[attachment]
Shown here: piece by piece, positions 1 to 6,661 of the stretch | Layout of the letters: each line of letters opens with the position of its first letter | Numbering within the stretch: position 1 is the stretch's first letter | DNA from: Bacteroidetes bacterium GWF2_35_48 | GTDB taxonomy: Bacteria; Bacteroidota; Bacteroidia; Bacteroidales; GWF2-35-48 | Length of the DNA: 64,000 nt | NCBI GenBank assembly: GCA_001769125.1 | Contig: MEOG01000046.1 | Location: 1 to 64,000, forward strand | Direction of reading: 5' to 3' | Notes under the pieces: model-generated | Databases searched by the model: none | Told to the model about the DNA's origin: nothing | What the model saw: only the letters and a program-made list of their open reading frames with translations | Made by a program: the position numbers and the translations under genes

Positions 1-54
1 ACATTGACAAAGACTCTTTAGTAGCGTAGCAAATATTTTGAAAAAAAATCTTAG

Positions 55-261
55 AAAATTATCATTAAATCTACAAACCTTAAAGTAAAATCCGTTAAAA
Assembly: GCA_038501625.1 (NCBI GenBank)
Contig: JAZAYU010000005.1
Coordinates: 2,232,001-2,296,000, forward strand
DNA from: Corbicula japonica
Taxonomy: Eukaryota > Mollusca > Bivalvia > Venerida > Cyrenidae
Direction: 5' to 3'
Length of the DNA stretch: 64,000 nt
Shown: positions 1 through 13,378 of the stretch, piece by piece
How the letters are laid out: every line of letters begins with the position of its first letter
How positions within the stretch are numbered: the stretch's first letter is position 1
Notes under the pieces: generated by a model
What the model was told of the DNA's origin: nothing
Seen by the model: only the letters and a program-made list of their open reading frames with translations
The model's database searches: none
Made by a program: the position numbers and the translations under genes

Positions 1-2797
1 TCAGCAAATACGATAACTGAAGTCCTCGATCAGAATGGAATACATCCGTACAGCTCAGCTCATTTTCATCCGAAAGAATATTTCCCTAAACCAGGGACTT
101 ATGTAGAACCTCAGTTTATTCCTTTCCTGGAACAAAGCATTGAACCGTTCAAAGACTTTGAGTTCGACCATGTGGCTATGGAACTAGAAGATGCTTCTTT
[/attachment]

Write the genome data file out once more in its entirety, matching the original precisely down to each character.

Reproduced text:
Shown here: piece by piece, positions 1 to 6,661 of the stretch | Layout of the letters: each line of letters opens with the position of its first letter | Numbering within the stretch: position 1 is the stretch's first letter | DNA from: Bacteroidetes bacterium GWF2_35_48 | GTDB taxonomy: Bacteria; Bacteroidota; Bacteroidia; Bacteroidales; GWF2-35-48 | Length of the DNA: 64,000 nt | NCBI GenBank assembly: GCA_001769125.1 | Contig: MEOG01000046.1 | Location: 1 to 64,000, forward strand | Direction of reading: 5' to 3' | Notes under the pieces: model-generated | Databases searched by the model: none | Told to the model about the DNA's origin: nothing | What the model saw: only the letters and a program-made list of their open reading frames with translations | Made by a program: the position numbers and the translations under genes

Positions 1-54
1 ACATTGACAAAGACTCTTTAGTAGCGTAGCAAATATTTTGAAAAAAAATCTTAG

Positions 55-261
55 AAAATTATCATTAAATCTACAAACCTTAAAGTAAAATCCGTTAAAA
Assembly: GCA_038501625.1 (NCBI GenBank)
Contig: JAZAYU010000005.1
Coordinates: 2,232,001-2,296,000, forward strand
DNA from: Corbicula japonica
Taxonomy: Eukaryota > Mollusca > Bivalvia > Venerida > Cyrenidae
Direction: 5' to 3'
Length of the DNA stretch: 64,000 nt
Shown: positions 1 through 13,378 of the stretch, piece by piece
How the letters are laid out: every line of letters begins with the position of its first letter
How positions within the stretch are numbered: the stretch's first letter is position 1
Notes under the pieces: generated by a model
What the model was told of the DNA's origin: nothing
Seen by the model: only the letters and a program-made list of their open reading frames with translations
The model's database searches: none
Made by a program: the position numbers and the translations under genes

Positions 1-2797
1 TCAGCAAATACGATAACTGAAGTCCTCGATCAGAATGGAATACATCCGTACAGCTCAGCTCATTTTCATCCGAAAGAATATTTCCCTAAACCAGGGACTT
101 ATGTAGAACCTCAGTTTATTCCTTTCCTGGAACAAAGCATTGAACCGTTCAAAGACTTTGAGTTCGACCATGTGGCTATGGAACTAGAAGATGCTTCTTT